Daily News Highlights – October 21, 2015 Edition

CJ Maglunog

This is AI generated summarization, which may have errors. For context, always refer to the full article.

  1. Miriam Santiago declines call to release medical records

    Senator Miriam Santiago said on Tuesday, October 20, she would not release her medical records to the public on her battle and survival from cancer. Santiago, reacting to an open letter penned by Rappler columnist Dr Sylvia Claudio, said it is a violation of her human rights to compel her to release her medical records. Claudio called on Santiago to prove to voters that she really is cured of lung cancer. Claudio argued that Santiago could be at high risk of not completing her 6-year term in office, if elected as president. Santiago earlier this year revealed she had survived stage 4 lung cancer. The open letter and Santiago’s reply has generated an intense online debate of whether presidential candidates should be compelled to release their medical, financial, and personal records to the public.

    Read the full story on Rappler.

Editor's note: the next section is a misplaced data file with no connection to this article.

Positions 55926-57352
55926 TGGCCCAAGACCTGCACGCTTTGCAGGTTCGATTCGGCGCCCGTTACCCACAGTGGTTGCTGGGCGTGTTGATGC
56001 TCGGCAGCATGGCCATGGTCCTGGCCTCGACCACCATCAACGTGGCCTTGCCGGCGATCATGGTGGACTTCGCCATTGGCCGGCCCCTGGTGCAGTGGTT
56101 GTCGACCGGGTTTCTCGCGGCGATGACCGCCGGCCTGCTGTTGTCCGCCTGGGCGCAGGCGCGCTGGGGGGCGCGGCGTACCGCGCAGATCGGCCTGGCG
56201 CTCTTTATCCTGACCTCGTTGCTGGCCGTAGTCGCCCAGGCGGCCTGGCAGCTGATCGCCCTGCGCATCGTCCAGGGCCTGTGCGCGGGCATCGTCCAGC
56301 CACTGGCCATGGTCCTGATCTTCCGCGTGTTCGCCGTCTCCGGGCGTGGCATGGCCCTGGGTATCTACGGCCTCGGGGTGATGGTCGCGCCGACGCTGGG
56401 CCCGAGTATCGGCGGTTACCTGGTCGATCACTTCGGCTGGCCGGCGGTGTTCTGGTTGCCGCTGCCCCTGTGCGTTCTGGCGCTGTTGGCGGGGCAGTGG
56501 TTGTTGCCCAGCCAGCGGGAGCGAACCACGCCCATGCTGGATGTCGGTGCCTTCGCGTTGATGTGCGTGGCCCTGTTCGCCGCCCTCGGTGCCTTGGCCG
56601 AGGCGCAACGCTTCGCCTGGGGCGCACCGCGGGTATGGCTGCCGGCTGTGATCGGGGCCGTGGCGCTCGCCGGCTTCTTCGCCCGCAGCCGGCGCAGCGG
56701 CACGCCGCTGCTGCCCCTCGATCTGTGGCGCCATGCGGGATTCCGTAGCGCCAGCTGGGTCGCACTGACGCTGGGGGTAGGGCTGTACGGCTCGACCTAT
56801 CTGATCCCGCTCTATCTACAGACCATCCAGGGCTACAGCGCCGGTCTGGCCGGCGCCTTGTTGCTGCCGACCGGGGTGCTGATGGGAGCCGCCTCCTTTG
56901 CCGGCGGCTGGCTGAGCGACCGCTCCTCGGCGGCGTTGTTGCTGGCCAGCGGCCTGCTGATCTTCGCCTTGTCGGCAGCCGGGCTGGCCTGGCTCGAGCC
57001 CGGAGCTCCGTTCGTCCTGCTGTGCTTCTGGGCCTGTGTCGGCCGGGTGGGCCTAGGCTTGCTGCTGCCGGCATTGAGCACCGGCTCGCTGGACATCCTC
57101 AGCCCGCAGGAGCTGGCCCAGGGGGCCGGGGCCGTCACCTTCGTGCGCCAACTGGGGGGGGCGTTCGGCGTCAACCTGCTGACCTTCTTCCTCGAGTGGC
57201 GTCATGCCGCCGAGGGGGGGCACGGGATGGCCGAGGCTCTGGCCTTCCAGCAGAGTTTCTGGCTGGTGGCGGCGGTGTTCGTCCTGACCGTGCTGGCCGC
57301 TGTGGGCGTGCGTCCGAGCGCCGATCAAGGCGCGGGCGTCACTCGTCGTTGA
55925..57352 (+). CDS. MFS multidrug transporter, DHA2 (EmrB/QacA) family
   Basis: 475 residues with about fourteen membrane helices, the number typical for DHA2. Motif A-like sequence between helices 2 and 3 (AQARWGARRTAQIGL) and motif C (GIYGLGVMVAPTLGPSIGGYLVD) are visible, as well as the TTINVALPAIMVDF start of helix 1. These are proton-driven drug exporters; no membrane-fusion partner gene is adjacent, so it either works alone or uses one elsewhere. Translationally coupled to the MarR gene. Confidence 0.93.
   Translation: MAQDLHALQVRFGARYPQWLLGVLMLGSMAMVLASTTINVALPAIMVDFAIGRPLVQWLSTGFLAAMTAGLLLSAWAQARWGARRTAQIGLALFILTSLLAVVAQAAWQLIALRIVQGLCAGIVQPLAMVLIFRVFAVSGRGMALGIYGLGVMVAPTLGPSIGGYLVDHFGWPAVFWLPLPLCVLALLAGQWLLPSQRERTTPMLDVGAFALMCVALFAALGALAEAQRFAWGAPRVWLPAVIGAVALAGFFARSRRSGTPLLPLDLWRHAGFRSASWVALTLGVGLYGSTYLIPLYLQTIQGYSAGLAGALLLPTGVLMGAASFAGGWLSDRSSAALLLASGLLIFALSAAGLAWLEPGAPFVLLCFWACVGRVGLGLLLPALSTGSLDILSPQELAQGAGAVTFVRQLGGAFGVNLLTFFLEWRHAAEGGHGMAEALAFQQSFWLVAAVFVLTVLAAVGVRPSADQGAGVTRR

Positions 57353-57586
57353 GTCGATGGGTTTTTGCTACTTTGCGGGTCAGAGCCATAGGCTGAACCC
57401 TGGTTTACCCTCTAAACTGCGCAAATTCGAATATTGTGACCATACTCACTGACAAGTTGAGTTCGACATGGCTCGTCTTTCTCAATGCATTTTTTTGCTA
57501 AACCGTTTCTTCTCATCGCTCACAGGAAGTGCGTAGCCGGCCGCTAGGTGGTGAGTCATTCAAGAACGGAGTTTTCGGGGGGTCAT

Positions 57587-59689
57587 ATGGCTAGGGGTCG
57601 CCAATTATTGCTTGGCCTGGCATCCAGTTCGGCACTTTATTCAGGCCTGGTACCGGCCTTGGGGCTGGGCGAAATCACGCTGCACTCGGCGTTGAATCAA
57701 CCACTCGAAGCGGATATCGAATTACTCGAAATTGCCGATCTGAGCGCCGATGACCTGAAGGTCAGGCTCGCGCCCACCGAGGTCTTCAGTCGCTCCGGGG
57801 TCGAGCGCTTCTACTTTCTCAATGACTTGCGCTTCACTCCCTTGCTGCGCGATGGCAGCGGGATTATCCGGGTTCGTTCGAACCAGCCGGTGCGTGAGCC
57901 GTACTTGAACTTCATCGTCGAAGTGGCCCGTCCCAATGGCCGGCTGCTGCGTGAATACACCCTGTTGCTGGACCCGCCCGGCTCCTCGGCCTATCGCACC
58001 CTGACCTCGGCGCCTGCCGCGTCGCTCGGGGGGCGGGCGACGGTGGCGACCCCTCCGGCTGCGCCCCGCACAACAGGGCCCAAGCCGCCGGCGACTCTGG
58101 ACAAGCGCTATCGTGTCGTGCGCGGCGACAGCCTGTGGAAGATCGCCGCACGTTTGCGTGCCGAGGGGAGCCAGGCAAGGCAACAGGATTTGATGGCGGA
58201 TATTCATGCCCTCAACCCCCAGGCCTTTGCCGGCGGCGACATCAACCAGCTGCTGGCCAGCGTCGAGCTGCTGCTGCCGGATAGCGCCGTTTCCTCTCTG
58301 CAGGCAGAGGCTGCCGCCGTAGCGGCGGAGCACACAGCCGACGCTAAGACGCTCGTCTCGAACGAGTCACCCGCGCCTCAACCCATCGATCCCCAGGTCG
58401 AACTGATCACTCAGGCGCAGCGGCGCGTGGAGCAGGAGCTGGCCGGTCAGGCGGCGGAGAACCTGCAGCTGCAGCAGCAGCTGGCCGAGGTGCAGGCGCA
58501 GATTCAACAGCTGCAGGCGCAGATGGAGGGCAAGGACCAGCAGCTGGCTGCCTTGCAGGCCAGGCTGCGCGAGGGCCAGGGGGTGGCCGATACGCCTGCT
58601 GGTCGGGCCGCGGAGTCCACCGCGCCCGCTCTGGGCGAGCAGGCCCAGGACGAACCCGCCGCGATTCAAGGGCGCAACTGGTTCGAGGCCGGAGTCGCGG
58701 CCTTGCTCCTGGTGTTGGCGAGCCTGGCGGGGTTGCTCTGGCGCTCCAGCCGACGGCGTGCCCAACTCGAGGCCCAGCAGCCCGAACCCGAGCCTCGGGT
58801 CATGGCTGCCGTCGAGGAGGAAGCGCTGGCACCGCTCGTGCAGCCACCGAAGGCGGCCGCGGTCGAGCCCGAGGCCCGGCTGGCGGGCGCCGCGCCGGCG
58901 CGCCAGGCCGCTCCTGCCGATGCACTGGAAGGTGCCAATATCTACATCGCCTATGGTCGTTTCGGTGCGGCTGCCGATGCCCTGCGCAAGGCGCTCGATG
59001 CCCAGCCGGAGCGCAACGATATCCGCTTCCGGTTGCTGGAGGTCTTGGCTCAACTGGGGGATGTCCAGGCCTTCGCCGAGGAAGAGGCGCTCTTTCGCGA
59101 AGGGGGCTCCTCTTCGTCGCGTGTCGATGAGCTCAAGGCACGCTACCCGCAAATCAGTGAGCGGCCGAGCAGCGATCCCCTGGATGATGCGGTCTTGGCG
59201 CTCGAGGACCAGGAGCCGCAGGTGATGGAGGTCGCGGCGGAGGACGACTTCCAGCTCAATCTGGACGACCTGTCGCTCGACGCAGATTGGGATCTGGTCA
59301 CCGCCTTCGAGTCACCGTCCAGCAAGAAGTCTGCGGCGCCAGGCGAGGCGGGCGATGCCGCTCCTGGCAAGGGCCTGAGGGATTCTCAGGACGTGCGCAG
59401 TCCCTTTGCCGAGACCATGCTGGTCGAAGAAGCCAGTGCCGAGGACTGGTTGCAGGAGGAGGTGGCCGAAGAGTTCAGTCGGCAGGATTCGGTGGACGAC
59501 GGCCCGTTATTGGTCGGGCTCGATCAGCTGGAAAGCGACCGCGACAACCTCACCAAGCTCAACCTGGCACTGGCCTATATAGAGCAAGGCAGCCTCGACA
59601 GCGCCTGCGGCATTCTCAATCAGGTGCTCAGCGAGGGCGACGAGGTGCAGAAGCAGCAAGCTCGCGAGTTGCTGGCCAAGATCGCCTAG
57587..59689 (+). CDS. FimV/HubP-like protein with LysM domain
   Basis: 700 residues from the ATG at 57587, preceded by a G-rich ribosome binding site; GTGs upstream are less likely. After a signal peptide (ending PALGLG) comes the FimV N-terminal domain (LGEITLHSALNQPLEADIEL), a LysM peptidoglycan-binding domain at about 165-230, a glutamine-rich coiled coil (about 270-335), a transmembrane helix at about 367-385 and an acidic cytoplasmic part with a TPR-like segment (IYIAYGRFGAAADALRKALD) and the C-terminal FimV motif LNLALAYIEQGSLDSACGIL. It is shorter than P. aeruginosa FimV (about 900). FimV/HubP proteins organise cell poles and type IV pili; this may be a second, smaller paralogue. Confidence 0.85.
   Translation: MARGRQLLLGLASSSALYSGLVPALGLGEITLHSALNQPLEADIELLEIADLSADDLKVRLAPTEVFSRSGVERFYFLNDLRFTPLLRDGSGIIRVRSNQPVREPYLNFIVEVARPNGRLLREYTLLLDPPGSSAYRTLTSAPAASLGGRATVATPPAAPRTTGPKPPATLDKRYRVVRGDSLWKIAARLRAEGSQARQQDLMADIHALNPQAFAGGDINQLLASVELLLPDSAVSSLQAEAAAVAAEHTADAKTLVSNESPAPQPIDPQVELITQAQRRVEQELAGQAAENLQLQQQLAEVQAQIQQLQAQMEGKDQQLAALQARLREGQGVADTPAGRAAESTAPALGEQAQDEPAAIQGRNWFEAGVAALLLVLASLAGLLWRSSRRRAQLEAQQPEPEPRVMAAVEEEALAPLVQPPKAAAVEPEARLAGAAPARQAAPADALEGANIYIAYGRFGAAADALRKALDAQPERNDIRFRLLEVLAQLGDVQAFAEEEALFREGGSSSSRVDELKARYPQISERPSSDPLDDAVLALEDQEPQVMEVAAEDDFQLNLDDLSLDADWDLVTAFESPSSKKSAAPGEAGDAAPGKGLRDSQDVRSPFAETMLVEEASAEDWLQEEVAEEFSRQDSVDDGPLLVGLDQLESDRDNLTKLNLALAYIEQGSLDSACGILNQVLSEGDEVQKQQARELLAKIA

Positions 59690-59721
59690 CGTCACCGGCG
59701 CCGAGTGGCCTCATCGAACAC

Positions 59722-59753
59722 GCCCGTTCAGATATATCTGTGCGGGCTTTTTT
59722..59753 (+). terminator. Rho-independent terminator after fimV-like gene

2. Typhoon Lando damage soars to P5B

    Typhoon Lando (Koppu) left an estimated P5.3 billion in economic damage to the country, according to estimates released by the National Disaster Risk Reduction and Management Council (NDRRMC) on Tuesday, October 20. The provinces of Nueva Ecija and Aurora suffered the most extensive agricultural damage, according to NDDRRMC executive director Alexander Pama. Heavy rains and strong winds have flattened rice fields and other crops in a wide swath of land traversed by the typhoon. At least 18 deaths have been confirmed while more than 5,000 homes have been damaged. These figures could still climb higher as more reports come in. Typhoon Lando further weakend on Wednesday into a tropical depression after crossing the Balintang Channel towards the Calayan and Babuyan group of islands.

    Read the full story on Rappler.

  3. MovePH crowdsourcing needs of Typhoon Lando-affected communities